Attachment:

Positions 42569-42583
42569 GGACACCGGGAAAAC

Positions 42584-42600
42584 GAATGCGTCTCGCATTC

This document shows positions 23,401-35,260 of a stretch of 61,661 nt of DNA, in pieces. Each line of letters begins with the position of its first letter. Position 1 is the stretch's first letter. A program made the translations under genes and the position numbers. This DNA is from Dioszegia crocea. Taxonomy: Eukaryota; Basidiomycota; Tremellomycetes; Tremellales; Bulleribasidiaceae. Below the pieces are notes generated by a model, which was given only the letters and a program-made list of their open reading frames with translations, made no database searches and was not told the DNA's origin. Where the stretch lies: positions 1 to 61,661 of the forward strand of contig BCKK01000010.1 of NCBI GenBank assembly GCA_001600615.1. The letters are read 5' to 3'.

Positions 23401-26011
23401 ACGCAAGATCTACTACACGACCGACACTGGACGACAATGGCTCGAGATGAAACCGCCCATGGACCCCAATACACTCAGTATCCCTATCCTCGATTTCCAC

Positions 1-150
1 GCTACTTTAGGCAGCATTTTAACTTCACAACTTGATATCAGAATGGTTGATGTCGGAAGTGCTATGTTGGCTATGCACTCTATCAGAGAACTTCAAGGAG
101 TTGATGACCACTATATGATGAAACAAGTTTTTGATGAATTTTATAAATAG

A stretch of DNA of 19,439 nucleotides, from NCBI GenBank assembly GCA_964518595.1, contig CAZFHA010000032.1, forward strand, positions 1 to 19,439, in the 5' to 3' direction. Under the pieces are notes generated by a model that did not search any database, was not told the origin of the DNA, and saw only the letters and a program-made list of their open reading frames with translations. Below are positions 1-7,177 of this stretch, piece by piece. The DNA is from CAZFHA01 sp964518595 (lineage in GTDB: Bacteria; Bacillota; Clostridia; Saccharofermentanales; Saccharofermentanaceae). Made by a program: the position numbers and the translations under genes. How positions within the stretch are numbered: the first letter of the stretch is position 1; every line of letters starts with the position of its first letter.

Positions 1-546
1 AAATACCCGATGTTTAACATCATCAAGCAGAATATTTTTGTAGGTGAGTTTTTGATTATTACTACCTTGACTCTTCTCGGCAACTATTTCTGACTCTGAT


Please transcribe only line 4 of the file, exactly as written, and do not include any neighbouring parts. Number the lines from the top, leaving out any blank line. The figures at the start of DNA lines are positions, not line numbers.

42584 GAATGCGTCTCGCATTC